While there are smaller permanent settlements, like a hamlet, world builders don’t typically need anything less than a village. There should be a reason the village exists there, such as good farmland or natural resources, or even just being the halfway point between two other locations that can’t be traversed in less than a day, requiring somewhere to stay. If there’s a water source there, what starts as a known resting/camping place can become a village when inhabitants or passers-through begin adding buildings. If this is the case, an inn or two is quite likely and might be the focal point of town. Naturally, such a place is likely welcoming of strangers.
By contrast, a village that a group formed in an out-of-the-way location might be there to retreat from others, especially if the founders share a vision, such as a religious creed. We don’t need to state why our village exists, but a detail like this can make it easier to characterize the place. It also creates reputation, which one of our visiting characters might know. Or they might find out the hard way. Villages tend to have a population with a limited number of religious and political views, which our characters can run afoul of if wearing a talisman of a despised god, for example.
A village is unlikely to have a dedicated, official protector like a sheriff, but the most skilled warrior living there will probably take it upon himself to protect others and resources as needed, with help from the able-bodied. These individuals may not be formally paid, as it’s not a full-time job, but receive perks like a free meal or two for an act of bravery. They could also be trouble instead of a protector, intimidating others.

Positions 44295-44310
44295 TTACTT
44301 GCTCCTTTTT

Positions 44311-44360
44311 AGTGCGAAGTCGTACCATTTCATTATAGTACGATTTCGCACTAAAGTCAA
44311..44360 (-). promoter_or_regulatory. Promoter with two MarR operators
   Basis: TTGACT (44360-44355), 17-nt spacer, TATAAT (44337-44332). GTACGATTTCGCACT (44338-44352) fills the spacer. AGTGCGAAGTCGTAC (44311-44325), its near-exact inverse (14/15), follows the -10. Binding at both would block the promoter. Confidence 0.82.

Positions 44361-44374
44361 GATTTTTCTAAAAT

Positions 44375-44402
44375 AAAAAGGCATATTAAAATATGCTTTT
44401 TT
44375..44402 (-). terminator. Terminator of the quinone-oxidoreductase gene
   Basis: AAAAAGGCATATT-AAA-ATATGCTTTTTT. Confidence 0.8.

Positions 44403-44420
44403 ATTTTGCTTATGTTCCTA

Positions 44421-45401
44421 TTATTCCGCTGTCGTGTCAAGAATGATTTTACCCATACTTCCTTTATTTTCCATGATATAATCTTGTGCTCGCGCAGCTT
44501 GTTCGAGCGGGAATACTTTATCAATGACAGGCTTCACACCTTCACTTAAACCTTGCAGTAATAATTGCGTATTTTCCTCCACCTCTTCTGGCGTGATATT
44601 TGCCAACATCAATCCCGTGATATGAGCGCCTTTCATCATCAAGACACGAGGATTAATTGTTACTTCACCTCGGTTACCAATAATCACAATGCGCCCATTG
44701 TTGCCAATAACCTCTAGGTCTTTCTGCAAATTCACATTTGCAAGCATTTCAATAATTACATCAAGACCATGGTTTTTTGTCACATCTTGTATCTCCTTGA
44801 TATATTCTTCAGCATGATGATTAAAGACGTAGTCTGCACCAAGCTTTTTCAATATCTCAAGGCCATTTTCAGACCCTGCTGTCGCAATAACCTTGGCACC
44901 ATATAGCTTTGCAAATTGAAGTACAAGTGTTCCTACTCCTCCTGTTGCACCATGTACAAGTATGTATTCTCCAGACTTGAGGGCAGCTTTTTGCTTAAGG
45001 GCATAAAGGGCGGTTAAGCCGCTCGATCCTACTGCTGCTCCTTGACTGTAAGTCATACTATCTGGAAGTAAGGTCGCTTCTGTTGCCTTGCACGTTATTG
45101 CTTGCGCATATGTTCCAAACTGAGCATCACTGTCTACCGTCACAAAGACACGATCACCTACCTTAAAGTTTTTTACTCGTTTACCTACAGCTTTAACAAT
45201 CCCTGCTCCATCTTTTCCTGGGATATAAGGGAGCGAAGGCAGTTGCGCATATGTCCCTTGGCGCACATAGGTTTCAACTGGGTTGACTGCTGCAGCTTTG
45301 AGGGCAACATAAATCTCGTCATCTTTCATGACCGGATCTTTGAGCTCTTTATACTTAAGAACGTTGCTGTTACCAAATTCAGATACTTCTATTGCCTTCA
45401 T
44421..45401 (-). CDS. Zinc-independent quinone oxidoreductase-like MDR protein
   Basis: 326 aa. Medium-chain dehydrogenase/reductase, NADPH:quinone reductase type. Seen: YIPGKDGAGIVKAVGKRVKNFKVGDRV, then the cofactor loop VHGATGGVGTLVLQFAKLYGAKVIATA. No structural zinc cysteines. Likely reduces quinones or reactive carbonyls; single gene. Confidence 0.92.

A village usually lacks a surrounding wall or has a wooden one at best, and less durable materials like wood are likely to be used for buildings. The quality of craftsmanship might be poorer due to fewer trained carpenters or blacksmiths, but if such individuals are present, they may be prominent. If our visiting characters have skills a village needs, they may be able to barter their work for food and lodging. For example, the town’s blacksmith died recently—just don’t make his death yesterday (that’s too convenient). If this was months ago, not only is this more believable, but it means more work is needed as a village falls into disrepair. This sort of thing works with wizards or healers, too, or mechanics and scientists in SF.
For map making, we seldom draw villages unless doing a close-in view of where the story takes place. A continent or regional map would have so many villages as to become unwieldy. This means we can often invent a village on the fly for our needs. We’re less likely to care about its symbol, colors, slogan, or anything else, and can skimp on much of this until needing it. Unless the village is famous for something, we’re unlikely to ever mention its existence unless characters are arriving there or originated from it. Villages seldom have zoning and are more likely to have buildings that are a combination of a store on the ground floor and a home above it. And everyone knows everyone else, for better or worse.